Prime Minister Viktor Orban, in Belgrade on Wednesday, called for a ceasefire in Ukraine “to avert imminent danger”. “We want peace and a ceasefire,” the prime minister said at a joint press conference with Serbian President Alexandar Vucic and Austrian Chancellor Karl Nehammer.
Referring to the missile incident in which two people died in Poland on Tuesday, Orbán said “it is important to express our sympathy and to be aware that since there is war in the neighbourhood, we are in danger”. “We are in danger in an economic sense, too,” Orbán said, referring to an outage of oil supplies to Hungary via the Druzhba pipeline on Tuesday. “When your citizens and your economy are in danger, you must singularly focus on averting that danger, and this can only be achieved through a ceasefire,” he said. The prime minister said the Hungarian government continued to urge the European Union to facilitate Serbia’s full and swift integration into the bloc. He said Serbia’s EU membership was in the interests of Europe, adding the community “could fight migration a lot more easily were Serbia inside the EU already”.
“Serbia should have been granted membership yesterday, or the day before yesterday, and we’d be a better situation now [if that had been the case],” he said. He said Hungary was not in a decision-making position on the matter, but it could “build an alliance with countries that support [Serbia’s] membership.” Hungary assumes the rotating EU presidency in the second half of 2024, and it will be able to aid the integration process, he added.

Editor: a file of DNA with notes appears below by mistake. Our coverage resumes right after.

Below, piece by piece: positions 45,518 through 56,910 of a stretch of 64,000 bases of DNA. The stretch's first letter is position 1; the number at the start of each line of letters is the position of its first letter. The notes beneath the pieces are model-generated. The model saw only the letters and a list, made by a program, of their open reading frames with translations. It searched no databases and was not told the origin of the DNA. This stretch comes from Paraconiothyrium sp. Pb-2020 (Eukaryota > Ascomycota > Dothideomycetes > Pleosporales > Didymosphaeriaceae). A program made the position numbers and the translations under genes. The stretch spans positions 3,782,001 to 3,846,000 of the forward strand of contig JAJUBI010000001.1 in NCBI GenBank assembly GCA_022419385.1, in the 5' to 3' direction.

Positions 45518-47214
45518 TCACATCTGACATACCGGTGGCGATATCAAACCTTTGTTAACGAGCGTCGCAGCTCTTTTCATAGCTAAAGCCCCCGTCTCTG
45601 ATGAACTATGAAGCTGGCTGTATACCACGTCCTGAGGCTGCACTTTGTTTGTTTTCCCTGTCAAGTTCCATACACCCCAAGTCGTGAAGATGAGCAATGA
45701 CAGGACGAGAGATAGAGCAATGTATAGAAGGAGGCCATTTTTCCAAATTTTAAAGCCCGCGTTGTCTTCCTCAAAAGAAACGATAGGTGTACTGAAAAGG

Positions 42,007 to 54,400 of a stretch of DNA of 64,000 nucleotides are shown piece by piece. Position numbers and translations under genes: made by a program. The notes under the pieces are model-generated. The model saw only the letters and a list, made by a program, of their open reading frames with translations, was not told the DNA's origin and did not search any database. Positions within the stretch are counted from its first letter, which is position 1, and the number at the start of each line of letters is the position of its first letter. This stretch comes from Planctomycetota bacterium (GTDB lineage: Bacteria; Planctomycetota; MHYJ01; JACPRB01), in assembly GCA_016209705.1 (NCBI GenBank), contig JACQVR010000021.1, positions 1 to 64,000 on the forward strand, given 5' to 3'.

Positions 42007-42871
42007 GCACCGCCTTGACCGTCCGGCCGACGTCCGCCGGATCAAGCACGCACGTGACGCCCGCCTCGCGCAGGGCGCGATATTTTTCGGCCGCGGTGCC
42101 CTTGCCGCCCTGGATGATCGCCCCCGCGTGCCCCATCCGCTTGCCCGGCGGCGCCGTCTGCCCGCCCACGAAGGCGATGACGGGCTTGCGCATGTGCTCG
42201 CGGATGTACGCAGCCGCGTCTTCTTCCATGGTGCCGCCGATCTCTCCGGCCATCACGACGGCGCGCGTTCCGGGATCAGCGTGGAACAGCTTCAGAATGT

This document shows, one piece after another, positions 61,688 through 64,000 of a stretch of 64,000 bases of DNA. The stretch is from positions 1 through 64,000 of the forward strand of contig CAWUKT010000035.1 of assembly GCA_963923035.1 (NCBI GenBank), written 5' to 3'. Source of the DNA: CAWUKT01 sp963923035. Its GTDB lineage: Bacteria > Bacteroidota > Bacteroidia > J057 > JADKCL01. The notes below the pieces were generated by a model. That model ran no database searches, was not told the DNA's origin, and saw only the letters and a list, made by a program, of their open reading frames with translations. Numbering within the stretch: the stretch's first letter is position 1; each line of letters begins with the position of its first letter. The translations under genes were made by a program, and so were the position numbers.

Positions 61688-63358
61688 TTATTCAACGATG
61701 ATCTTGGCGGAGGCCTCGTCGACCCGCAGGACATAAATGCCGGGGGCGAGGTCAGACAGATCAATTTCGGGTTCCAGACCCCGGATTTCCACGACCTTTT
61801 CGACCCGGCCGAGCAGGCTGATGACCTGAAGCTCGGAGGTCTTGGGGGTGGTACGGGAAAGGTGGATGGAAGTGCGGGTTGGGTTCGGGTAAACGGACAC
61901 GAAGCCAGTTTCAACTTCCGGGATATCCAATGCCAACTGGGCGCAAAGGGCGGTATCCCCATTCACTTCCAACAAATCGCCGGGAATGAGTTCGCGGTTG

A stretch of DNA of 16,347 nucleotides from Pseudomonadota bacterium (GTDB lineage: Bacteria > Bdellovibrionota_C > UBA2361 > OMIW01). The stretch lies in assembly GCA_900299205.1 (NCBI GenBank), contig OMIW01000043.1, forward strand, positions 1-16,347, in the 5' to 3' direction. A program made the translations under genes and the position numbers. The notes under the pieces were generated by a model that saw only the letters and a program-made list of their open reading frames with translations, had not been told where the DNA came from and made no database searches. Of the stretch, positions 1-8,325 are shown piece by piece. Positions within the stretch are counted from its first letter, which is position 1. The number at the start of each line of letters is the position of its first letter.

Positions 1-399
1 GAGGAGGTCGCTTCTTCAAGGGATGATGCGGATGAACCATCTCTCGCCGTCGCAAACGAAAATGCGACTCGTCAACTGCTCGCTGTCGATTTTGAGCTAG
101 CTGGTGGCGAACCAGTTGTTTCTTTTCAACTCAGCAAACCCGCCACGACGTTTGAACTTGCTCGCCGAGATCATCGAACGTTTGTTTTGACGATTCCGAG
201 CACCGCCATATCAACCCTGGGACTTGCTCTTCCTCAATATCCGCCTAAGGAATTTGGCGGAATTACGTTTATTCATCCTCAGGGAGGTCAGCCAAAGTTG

Until Serbia becomes an EU member, “there can be only one goal: to shift the lines of defence further south and to create joint border defence with Serbia and Austria,” he said. Hungary stands ready to provide personnel and equipment, he added.
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Orbán: ‘We want peace and ceasefire’ in Ukraine
Calling for long-term cooperation, Orbán said “the problem that we call migration will be with us for the long run.” Orbán said Hungary had to bear the “dual pressure” of refugees fleeing the war in Ukraine and illegal migration from the direction of Serbia. Hungarians and Serbs, he said, stood together “in good times and bad”. The two countries have been destined to cooperate, he said, adding that Vucic was “the best Serbian partner to Hungary in its history”.
Concerning illegal migration, Orbán said 250,000 illegal entries had been prevented in 2023 and “there are not only more migrants but they are increasingly aggressive”. “People smugglers not only have guns but will use them against Hungary’s border guards,” he added. The whole of the Balkans “suffers from migration”, which must be stopped “rather than managed”, he insisted. “It must be made clear that they cannot enter our countries illegally,” he said. Since 2015, Hungary’s border control-related spending has totalled 1.6 billion euros, of which the EU reimbursed a mere 1.2 percent, he said. “This clearly shows we can only rely on ourselves,” he added.
Serbia is key to Europe’s security, and when it protects its own borders it also protects Hungary, Austria, and the whole of the EU, Orbán said. Answering a question, Orban said refugees were governed by international regulations, and guest workers could be granted residence and work permits by their host countries. “The category of the migrant, however, is not legally regulated, so it is illegal by definition.”
“Migrants are persons seeking to make an illegal border crossing, and violations of the law must be met with the force of the law,” Orbán said. “Hungary is a serious country, with its own regulations; and it will enforce those regulations by force if needed.” Orban noted that the only pipeline “transporting significant amounts of gas” to Hungary runs through Serbia, while Serbia had received its gas from Hungary for long periods in the past. “This clearly shows how the two countries can rely on each other,” Orbán said.
Before the talks, the three leaders signed a Memorandum of Understanding on fighting illegal migration.
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